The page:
Clever Hack to Respect Keyboard Access in User Forms

Be honest. Do the input fields in your app have broken submit-on-Enter support?

Chances are, if you are working on an AngularJS codebase, you are posting data via AJAX requests. And similar chances are, some of that data comes from user forms. What do we mean by forms? Some examples:

If those form inputs do not submit form data when the Enter key is pressed, that's a cardinal sin that will frustrate every user you'll have! It's only slightly less grating than broken back-button support (which is a subject for another post).

Folks type, then they hit Enter. If the Enter key does not do anything, they are forced to reach for their mouse or to tab over to the submit button: an interruption in their flow, and a blemish on the impression of subtle quality that you might be striving for. Not every form will have this expectation, for sure, but settling for anything but consistent support across the board might confuse and annoy users even further!

Most importantly, we must not break the experience for users with accessibility devices. Not everyone uses a mouse, so relying only on click-handling is a grave mistake.

Now, if your input elements do support submit-on-Enter, is it implemented the simplistic way, or the clever way that will save everyone's time and sanity over the project's lifetime?

Let's look at the typical markup offered by the average AngularJS form tutorial out there:

<label>
    First Name
    <input type="text" ng-model="data.firstName" />
</label>
<label>
    Last Name
    <input type="text" ng-model="data.lastName" />
</label>
<label>
    Email
    <input type="text" ng-model="data.email" />
</label>

<button ng-click="signup(data)">Sign Up</button>

Our example assumes a scope with a data object that stores the collected input, and a signup function that submits the AJAX request.

The obvious flaw so far is the one we discussed: lack of support for submit-on-Enter. How do we fix that?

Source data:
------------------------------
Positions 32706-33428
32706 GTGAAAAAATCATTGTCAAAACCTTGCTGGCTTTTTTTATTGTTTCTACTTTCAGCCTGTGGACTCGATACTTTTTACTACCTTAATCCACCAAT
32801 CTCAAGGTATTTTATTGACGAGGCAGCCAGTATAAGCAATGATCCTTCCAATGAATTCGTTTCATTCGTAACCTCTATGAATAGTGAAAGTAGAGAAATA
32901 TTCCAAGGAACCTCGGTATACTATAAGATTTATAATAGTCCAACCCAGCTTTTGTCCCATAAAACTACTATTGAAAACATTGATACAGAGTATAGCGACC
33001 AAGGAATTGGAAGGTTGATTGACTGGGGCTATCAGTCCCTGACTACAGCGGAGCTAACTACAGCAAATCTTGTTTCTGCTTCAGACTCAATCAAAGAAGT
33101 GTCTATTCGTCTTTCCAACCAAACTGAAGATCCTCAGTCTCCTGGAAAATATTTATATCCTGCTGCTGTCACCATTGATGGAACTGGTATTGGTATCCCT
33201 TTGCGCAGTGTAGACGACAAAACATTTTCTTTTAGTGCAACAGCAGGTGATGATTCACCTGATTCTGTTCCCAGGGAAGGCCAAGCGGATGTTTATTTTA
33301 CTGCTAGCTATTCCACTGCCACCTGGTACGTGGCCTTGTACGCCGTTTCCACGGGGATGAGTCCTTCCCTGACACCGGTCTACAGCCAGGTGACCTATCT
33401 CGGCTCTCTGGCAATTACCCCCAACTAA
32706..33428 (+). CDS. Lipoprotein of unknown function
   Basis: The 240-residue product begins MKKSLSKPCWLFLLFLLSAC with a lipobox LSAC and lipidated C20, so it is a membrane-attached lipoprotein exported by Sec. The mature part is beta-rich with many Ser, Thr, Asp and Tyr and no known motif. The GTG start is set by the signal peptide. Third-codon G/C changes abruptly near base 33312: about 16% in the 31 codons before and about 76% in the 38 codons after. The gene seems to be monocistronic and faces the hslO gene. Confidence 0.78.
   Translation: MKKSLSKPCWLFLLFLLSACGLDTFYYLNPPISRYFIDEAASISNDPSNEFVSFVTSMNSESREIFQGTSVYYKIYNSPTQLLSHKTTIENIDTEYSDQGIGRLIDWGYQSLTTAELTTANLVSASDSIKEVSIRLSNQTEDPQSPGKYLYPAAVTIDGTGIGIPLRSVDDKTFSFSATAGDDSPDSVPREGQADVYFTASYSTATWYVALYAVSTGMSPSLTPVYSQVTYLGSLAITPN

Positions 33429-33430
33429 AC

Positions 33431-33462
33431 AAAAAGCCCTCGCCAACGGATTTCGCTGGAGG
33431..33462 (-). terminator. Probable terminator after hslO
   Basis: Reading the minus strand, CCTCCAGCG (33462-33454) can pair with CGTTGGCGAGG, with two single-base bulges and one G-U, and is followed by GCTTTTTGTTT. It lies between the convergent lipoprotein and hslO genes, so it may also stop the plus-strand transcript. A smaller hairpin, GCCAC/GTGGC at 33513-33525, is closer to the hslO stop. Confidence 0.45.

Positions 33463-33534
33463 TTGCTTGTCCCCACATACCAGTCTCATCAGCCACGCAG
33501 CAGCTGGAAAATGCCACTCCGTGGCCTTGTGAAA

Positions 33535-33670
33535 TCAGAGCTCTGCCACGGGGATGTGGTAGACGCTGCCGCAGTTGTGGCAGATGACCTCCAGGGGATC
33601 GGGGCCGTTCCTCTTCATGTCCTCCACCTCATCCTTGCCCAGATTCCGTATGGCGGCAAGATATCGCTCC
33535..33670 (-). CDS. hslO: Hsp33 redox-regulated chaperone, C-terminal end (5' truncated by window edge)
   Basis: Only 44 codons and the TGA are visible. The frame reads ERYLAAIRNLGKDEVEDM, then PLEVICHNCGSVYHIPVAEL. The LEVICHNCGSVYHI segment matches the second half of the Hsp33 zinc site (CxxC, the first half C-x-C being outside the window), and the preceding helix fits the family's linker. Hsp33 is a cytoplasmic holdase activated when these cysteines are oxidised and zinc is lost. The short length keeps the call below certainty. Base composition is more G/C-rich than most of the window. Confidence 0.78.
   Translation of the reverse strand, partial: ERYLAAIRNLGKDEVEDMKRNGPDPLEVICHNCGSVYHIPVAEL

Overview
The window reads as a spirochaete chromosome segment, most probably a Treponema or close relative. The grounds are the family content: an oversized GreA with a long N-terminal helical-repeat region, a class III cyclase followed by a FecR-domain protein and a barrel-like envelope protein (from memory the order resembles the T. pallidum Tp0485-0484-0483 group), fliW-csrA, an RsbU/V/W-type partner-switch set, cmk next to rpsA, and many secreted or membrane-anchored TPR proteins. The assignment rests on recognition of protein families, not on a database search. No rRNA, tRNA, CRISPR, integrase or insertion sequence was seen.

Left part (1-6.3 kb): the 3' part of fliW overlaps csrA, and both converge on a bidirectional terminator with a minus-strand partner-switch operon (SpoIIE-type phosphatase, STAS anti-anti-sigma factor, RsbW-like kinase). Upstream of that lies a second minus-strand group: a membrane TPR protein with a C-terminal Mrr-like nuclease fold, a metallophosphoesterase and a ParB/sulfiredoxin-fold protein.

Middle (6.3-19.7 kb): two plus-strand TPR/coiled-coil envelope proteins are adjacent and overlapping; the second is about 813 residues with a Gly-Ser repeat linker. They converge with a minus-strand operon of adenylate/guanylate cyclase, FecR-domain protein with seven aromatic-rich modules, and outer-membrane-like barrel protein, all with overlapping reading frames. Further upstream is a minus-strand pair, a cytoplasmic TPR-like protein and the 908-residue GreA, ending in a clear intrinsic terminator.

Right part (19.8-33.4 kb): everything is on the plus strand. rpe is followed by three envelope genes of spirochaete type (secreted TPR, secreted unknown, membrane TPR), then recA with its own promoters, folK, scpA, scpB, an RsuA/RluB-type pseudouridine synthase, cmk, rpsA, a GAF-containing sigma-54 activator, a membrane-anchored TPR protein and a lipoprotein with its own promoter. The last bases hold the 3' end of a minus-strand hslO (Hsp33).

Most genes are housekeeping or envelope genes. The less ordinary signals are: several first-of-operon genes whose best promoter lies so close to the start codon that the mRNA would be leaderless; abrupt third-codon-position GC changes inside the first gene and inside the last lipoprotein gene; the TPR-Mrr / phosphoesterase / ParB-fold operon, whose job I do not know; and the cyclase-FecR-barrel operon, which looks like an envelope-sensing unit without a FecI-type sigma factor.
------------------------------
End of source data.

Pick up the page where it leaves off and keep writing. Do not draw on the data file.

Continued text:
Here's our naïve fix:

<label>
    First Name
    <input type="text" ng-model="data.firstName" ng-keypress="$event.which === 13 &amp;&amp; signup(data)" />
</label>
<label>
    Last Name
    <input type="text" ng-model="data.lastName" ng-keypress="$event.which === 13 &amp;&amp; signup(data)" />
</label>
<label>
    Email
    <input type="text" ng-model="data.email" ng-keypress="$event.which === 13 &amp;&amp; signup(data)" />
</label>

<button ng-click="signup(data)">Sign Up</button>

We simply added a key-press handler on each field. In every one of them, we check for the Enter key-code (13) before calling the AJAX submit function. Yes, it works, but the code is unwieldy (even if we wrap it in a custom directive like ng-enter), and we are liable to forget to add it to future form inputs. Plus, there is always a chance that we are stepping on some browser- or input-specific behaviour - such as Shift-Enter hooks in certain text fields that should not submit the form.

Let's try again. This time we'll keep things DRY and tidy.

Our final attempt:

<form ng-submit="signup(data)">
    <label>
        First Name
        <input type="text" ng-model="data.firstName" />
    </label>
    <label>
        Last Name
        <input type="text" ng-model="data.lastName" />
    </label>
    <label>
        Email
        <input type="text" ng-model="data.email" />
    </label>

    <button type="submit">Sign Up</button>
</form>

First, we wrapped the entire thing in a <form> element. Then we moved the button's ng-click handler to be the form element's ng-submit handler. No other handlers needed. Yep, it's that obvious.

Every browser already has built-in handling of submit-on-Enter. It is automatically present on any input element (including special ones like textarea) that is inside a <form> element. We just need to intercept the latter's submit event to perform our custom AJAX data submission.

The <form> element has originally been used to implement traditional HTTP POST (or GET) data submission - that is why it's not obvious to consider it in an app that relies on AJAX instead. But the extra richness of behaviour that it brings is a clear vote for keeping it around in modern web apps, too. In fact, AngularJS creators foresaw this and made it so that ng-submit prevents legacy HTTP submit for the typical AJAX form (which would otherwise clobber and reload the entire page). So this is actually the recommended way to implement AJAX form submission behaviour.

In fact, this does not even have to be used for AJAX. Any situation where the interface involves textual input with an action trigger can be implemented using the above solution.

Some caveats:

An extra benefit that we haven't mentioned so far is that adding this <form> wrapper will also improve mobile behaviour! Playing along with browser expectations pays off in many ways.

Next challenge: form behaviour while waiting for AJAX results (animated loading spinner, disabling double-submit). Stay tuned.